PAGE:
Looking into the next few years of Solus, we intend to be in the position where we are building Solus in a manner that not only enables us to leverage more of the capabilities of your traditional x86_64-based processors, but opens the door to the possibility of being able to apply that same level of optimizations to other architectures as well. We will be delivering:
- A more modern desktop experience via Budgie 11 that keeps the balance between modern functionality and traditional feel by default, with an expanded range of personalization, window management capabilities, improvements to Budgie's architecture, and less reliance on various aspects of the GNOME stack. Unlike some in the Linux ecosystem, I do not believe that the "traditional desktop is dead" and "not coming back". I believe laptops and desktops will continue to be the workhorses of the computing industry, so it is my objective to make that experience as good as possible.
- A more robust two-stage installation experience with support for automated OEM imaging and more filesystems.
- A new Software Center that makes software discovery and management even easier for our users.
- A new package manager (sol) and package format.
We have some ideas and items across various areas of Solus we would like to act on over the several of the next Solus releases as well, even items we know will not be addressed for Budgie 11 that will be slated for 12. Plenty of work to do to keep us busy!"
GOL: For a developer or users interested in getting into Linux development, be it through applications, distributions, games or whatever else - any advice on where to begin?
"Regardless of what aspect of the Linux ecosystem you are interested in, the first step in getting started is to identify an aspect of the ecosystem that you are passionate about and bothers you the most. My biggest motivators have been a balance between passion and frustration, rarely do I find that I am able to contribute long term to solving a problem if there is not some overarching frustration I have related to it. My engagement in Solus was born from my original frustrations with desktop Linux computing. My engagement in the Linux ecosystem was born from my frustrations with Windows Vista.
- If some operating system you use has documentation that does not meet your expectations, ask politely how you can get involved and propose solutions which satisfy all parties.
- If you love a specific application but there is a specific bug nagging at you whenever you use it, clone the source code and just start messing around, even if it is just with modifying bits of the application logic. If it is missing or has inaccurate translations, ask for help in submitting corrections.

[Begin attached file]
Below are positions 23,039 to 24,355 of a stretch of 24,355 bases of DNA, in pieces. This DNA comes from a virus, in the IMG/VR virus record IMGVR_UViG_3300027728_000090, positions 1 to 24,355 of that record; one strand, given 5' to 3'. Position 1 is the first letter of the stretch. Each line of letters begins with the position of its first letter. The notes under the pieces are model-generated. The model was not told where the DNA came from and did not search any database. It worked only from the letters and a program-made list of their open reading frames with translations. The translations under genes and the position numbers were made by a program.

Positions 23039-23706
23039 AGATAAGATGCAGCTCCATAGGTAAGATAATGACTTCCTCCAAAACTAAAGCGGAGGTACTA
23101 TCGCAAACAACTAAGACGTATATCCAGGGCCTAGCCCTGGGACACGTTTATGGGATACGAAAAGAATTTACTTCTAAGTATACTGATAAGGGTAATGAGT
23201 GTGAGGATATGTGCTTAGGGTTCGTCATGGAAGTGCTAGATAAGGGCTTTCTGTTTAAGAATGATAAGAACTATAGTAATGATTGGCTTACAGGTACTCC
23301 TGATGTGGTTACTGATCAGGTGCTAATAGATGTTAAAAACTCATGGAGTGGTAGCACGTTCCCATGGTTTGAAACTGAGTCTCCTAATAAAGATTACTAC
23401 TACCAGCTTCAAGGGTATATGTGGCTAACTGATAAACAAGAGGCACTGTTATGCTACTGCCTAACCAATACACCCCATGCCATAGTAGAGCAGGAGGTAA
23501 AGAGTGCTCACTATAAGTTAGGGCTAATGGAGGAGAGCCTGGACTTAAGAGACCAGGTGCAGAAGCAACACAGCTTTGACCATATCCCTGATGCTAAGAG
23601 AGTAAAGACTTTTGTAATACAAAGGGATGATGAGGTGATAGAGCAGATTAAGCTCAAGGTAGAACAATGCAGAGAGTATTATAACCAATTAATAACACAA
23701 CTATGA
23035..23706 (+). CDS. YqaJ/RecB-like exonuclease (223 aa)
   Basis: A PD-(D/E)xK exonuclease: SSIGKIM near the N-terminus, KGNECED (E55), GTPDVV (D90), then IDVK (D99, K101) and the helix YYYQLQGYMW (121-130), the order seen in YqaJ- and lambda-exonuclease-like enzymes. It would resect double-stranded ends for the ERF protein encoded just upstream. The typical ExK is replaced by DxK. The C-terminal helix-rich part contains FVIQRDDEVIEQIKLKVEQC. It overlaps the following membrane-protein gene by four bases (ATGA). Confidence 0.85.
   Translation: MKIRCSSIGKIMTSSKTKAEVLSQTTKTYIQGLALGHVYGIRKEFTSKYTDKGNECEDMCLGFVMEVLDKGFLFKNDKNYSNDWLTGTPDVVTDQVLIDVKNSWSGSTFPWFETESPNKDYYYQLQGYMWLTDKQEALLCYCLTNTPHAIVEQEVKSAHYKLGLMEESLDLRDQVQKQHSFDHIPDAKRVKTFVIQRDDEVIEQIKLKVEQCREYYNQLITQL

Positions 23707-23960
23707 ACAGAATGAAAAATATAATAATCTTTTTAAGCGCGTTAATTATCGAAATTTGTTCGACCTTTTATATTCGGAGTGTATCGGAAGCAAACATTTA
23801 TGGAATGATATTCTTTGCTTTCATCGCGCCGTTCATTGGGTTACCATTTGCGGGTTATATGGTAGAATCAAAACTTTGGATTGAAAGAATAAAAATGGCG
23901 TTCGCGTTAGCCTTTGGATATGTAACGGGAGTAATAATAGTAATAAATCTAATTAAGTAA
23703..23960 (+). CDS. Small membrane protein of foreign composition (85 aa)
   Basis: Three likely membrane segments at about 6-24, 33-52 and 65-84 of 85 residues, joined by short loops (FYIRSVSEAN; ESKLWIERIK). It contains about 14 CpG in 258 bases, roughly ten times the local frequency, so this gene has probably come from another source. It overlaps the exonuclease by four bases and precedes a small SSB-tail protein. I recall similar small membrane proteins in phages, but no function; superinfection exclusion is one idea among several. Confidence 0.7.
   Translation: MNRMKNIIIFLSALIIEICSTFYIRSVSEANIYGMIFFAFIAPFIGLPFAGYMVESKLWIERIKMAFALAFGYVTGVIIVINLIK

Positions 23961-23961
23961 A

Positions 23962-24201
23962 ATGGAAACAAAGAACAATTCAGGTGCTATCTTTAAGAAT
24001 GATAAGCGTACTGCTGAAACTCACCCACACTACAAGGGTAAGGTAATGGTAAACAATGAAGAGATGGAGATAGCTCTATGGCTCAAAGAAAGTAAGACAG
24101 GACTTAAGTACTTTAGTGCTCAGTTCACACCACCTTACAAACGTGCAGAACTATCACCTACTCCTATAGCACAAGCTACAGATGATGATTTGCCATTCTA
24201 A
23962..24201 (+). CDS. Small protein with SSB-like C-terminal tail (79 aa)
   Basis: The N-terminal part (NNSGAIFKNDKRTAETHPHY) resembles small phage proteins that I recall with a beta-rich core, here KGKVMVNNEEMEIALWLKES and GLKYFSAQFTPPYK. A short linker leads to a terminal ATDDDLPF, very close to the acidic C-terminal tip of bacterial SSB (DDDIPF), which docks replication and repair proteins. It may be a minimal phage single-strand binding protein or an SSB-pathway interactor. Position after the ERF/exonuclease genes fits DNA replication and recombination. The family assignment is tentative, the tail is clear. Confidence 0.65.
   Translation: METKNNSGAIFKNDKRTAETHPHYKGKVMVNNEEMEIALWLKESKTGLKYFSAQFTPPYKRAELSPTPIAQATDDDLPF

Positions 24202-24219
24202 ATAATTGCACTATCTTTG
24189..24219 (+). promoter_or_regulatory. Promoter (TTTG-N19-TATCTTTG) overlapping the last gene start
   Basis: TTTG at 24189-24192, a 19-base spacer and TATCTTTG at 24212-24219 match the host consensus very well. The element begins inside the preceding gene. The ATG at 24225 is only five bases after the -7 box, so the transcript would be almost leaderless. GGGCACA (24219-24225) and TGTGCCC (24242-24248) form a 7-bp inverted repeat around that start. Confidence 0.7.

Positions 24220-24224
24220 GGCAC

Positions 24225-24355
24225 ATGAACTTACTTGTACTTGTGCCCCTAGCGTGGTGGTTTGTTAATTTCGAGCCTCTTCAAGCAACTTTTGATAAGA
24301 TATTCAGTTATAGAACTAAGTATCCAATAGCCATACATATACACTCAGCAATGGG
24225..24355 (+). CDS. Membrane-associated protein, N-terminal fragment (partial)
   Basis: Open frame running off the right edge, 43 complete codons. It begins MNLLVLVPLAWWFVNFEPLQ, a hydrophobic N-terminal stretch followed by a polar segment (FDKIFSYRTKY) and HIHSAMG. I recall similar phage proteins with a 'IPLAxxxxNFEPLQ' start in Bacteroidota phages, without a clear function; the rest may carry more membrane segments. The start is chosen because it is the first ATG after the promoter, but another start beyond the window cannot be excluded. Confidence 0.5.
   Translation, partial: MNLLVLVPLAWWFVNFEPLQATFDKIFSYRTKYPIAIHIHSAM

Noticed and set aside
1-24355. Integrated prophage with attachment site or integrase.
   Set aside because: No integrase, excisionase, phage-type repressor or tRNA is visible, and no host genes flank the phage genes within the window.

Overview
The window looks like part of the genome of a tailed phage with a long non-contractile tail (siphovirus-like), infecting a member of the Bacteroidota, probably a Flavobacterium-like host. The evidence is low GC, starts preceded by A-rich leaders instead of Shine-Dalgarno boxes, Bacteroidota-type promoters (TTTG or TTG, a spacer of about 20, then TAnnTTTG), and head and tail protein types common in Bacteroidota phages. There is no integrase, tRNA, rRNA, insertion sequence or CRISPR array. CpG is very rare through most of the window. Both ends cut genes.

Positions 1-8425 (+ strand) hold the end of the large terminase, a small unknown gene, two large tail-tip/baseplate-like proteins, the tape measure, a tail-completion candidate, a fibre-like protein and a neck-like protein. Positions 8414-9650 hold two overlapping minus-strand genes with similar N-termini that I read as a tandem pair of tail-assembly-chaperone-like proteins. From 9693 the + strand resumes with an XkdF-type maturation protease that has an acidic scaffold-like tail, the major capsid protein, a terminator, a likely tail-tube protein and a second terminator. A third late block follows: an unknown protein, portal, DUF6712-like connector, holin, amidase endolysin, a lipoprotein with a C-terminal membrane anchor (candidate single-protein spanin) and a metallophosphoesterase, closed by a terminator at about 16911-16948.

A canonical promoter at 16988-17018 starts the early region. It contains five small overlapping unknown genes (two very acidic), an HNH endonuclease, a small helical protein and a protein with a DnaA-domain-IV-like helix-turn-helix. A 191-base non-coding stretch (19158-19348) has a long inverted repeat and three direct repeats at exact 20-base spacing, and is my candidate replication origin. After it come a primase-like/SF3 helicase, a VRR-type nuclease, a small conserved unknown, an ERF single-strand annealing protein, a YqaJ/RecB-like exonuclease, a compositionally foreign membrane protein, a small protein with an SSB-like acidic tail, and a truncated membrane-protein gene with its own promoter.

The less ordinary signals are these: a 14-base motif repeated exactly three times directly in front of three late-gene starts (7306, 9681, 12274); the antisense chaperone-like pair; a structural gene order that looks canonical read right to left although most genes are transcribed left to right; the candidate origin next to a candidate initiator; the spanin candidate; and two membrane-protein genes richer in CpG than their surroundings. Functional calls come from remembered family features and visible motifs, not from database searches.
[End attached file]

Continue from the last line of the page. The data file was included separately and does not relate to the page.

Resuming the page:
- If you are interested in game development, pick a game you play already that has a vibrant modding scene, download the tooling necessary to start experimenting (if any), and try to figure out how various aspects of the game or engine work, why certain decisions were made in the design of the game, how they could be improved, and so forth. Try reaching out to the developers or theorycraft game mechanics with like-minded individuals on forums. If you have been thinking about building your own game, this is a great way in my opinion to learn what concrete likes and dislikes you have that can be applied (or avoided) when you execute on your own game ideas.
You can live your life in the world of academia, theorizing how something might work, but no plan survives contact with reality. Applications, games, and operating systems can be exceedingly complex and a decision made might not make sense until you encounter the possibly obscure scenario where it applies, one which you would only come across when engaging in the first place. Nobody starts out as an expert and you will find the best way of learning is to just start doing. Don't be afraid to ask questions and don't be afraid of failure. Do not pay any mind to the nay-sayers telling you to not to build your own application or game just because something else might already exist that does something similar.
In the wise words of Shia LaBeouf…"
We would like to thank Joshua Strobl for taking the time to have a chat with us.